Why do you write? Seriously, think about it for a minute. It's an important question. Most of us probably aren't paying the bills with it. It likely isn't earning us widespread fame, literary cachet or the ardent affection of numerous members of the opposite sex. In all probability, we're hemorrhaging cash to get our manuscripts to markets where we think they'd fit, collecting kindly worded rejection letters from said markets, and badgering friends and family into grudgingly perusing our latest efforts. All of this begs the question with which we began: Why?
You know the answer, of course. You do it because you love it. You do it for those wonderful moments when everything clicks, when your creative vision suddenly comes clear and you have an uninterrupted chunk of free time and you feel that you've known your characters since you were in short pants and the transitions come out seamlessly and everything just flows. You do it for that joy, that delight, that sheer exaltation.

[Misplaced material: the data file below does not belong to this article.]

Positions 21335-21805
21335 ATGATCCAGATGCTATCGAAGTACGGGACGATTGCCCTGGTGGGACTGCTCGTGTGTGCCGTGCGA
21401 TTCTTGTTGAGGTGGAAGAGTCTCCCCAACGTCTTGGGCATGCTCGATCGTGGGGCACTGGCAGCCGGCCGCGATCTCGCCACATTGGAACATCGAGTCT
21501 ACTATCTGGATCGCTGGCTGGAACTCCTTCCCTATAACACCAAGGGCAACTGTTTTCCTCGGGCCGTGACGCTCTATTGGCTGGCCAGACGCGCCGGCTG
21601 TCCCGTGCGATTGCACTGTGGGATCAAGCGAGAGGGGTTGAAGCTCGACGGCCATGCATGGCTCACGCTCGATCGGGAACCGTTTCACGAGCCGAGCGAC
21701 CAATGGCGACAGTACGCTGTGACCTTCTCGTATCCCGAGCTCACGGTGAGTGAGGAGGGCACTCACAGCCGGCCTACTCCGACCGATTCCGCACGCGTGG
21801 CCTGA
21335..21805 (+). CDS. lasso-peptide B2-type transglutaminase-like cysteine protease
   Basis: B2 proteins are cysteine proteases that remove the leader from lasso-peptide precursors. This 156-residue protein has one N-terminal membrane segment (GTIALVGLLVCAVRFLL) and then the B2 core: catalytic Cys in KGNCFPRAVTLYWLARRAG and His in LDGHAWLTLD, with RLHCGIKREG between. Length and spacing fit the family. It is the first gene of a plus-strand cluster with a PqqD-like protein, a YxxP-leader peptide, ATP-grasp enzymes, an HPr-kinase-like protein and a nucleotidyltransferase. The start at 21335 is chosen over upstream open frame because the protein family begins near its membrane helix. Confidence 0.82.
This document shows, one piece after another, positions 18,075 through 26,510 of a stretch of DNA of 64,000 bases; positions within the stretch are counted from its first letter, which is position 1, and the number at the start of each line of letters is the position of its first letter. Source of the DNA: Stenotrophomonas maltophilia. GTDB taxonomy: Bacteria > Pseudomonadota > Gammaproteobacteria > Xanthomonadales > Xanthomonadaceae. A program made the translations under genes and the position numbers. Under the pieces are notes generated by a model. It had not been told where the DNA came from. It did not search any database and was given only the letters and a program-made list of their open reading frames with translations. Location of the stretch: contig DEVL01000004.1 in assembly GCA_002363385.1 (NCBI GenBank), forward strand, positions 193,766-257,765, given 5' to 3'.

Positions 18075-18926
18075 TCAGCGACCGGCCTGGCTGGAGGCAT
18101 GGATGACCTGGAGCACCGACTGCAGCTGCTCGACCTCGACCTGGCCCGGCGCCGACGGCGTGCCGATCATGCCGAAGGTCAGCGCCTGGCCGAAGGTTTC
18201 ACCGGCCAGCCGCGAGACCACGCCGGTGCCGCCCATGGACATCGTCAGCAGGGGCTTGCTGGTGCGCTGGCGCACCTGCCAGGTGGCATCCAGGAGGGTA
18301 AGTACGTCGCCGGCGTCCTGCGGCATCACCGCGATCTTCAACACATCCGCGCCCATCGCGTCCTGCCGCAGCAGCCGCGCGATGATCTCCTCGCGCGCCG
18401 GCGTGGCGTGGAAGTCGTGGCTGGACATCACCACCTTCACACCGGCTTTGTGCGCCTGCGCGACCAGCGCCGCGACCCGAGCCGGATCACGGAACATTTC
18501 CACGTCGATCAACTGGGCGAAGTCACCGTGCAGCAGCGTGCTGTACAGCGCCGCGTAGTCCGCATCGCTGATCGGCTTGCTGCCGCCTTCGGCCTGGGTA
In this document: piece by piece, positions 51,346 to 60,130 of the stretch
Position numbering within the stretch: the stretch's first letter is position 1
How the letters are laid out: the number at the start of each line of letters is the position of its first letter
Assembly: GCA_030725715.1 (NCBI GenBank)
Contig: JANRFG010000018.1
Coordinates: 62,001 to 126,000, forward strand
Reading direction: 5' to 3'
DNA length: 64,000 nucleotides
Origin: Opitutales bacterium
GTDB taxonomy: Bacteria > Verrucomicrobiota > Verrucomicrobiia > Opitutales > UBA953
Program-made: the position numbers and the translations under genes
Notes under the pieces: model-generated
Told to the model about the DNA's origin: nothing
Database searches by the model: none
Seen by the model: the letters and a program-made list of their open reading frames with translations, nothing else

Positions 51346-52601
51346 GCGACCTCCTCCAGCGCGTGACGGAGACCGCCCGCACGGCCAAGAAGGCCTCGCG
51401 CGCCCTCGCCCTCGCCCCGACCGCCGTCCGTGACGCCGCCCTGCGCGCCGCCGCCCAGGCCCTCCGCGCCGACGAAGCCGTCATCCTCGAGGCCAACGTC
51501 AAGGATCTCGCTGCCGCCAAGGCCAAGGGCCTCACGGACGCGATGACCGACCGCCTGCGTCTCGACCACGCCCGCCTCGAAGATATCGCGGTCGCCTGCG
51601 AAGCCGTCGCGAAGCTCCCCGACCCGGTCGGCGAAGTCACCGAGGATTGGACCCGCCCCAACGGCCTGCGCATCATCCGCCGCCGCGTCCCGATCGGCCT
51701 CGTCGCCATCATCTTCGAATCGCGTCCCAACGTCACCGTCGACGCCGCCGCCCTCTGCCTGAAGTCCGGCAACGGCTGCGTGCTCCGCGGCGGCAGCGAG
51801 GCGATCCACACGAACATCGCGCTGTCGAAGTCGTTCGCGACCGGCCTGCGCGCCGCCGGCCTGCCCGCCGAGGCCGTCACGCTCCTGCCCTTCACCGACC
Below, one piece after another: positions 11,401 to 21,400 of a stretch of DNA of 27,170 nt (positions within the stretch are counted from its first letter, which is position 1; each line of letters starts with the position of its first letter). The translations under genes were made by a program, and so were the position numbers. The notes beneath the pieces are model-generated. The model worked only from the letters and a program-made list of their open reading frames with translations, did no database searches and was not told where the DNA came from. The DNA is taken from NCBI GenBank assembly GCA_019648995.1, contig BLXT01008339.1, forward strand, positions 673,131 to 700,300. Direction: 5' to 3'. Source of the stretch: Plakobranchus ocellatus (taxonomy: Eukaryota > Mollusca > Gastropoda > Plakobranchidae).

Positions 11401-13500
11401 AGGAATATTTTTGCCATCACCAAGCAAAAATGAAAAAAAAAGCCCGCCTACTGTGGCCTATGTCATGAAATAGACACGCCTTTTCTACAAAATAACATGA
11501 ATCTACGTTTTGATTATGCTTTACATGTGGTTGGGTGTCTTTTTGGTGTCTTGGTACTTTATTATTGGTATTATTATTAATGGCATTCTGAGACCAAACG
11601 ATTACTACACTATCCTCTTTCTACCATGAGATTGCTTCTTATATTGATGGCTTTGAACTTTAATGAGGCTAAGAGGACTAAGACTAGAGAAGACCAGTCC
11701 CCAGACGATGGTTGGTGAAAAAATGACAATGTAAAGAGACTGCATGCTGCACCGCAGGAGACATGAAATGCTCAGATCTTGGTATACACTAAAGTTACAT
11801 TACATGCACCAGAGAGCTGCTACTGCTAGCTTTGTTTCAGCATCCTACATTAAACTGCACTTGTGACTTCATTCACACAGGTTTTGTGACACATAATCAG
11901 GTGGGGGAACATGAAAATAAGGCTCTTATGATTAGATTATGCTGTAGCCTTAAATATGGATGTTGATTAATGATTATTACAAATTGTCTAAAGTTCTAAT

Not that you feel it all the time. For me, it can be as rare as a vegetarian at The National Championship Barbeque Cookoff. Often it's hack-and-slash, cutting back distractions, pruning away extraneous ideas, slicing up overly verbose sections. It's dirty, difficult and deeply un-fun work. And here lies the central paradox, the conundrum in the rationale: The very love that compels us to write in the first place keeps us writing even when it's absent. Or especially when it's absent. Delight buoys craft like passion does a marriage -- in patient tenacity rather than ubiquity, in the promise that past joy brings for its future presence.
(Picture: CC 2008 by Stephen Poff)